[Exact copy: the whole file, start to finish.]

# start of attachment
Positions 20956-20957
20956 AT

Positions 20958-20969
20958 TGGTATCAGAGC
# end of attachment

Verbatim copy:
Positions 20956-20957
20956 AT

Positions 20958-20969
20958 TGGTATCAGAGC